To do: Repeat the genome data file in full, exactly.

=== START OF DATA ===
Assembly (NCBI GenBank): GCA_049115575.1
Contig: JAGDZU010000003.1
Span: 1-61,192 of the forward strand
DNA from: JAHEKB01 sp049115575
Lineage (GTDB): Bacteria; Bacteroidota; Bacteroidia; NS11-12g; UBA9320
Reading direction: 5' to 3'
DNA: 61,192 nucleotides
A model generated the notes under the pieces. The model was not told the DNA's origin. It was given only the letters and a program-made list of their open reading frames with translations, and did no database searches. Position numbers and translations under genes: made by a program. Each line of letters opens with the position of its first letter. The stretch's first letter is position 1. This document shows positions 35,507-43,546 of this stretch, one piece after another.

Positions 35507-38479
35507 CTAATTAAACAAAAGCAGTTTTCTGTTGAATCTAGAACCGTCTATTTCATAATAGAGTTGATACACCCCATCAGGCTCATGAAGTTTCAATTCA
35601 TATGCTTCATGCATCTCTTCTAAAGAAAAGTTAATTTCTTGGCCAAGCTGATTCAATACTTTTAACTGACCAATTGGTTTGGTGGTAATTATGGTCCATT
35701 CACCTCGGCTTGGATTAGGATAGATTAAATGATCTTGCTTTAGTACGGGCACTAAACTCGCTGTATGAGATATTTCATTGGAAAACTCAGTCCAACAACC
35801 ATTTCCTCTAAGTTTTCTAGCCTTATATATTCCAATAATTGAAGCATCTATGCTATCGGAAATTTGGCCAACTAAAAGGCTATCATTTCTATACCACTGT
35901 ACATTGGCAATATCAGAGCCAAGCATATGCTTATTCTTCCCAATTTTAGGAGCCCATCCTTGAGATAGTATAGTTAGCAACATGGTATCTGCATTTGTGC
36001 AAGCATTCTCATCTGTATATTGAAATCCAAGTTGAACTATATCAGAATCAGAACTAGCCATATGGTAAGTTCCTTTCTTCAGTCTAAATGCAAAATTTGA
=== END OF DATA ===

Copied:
Assembly (NCBI GenBank): GCA_049115575.1
Contig: JAGDZU010000003.1
Span: 1-61,192 of the forward strand
DNA from: JAHEKB01 sp049115575
Lineage (GTDB): Bacteria; Bacteroidota; Bacteroidia; NS11-12g; UBA9320
Reading direction: 5' to 3'
DNA: 61,192 nucleotides
A model generated the notes under the pieces. The model was not told the DNA's origin. It was given only the letters and a program-made list of their open reading frames with translations, and did no database searches. Position numbers and translations under genes: made by a program. Each line of letters opens with the position of its first letter. The stretch's first letter is position 1. This document shows positions 35,507-43,546 of this stretch, one piece after another.

Positions 35507-38479
35507 CTAATTAAACAAAAGCAGTTTTCTGTTGAATCTAGAACCGTCTATTTCATAATAGAGTTGATACACCCCATCAGGCTCATGAAGTTTCAATTCA
35601 TATGCTTCATGCATCTCTTCTAAAGAAAAGTTAATTTCTTGGCCAAGCTGATTCAATACTTTTAACTGACCAATTGGTTTGGTGGTAATTATGGTCCATT
35701 CACCTCGGCTTGGATTAGGATAGATTAAATGATCTTGCTTTAGTACGGGCACTAAACTCGCTGTATGAGATATTTCATTGGAAAACTCAGTCCAACAACC
35801 ATTTCCTCTAAGTTTTCTAGCCTTATATATTCCAATAATTGAAGCATCTATGCTATCGGAAATTTGGCCAACTAAAAGGCTATCATTTCTATACCACTGT
35901 ACATTGGCAATATCAGAGCCAAGCATATGCTTATTCTTCCCAATTTTAGGAGCCCATCCTTGAGATAGTATAGTTAGCAACATGGTATCTGCATTTGTGC
36001 AAGCATTCTCATCTGTATATTGAAATCCAAGTTGAACTATATCAGAATCAGAACTAGCCATATGGTAAGTTCCTTTCTTCAGTCTAAATGCAAAATTTGA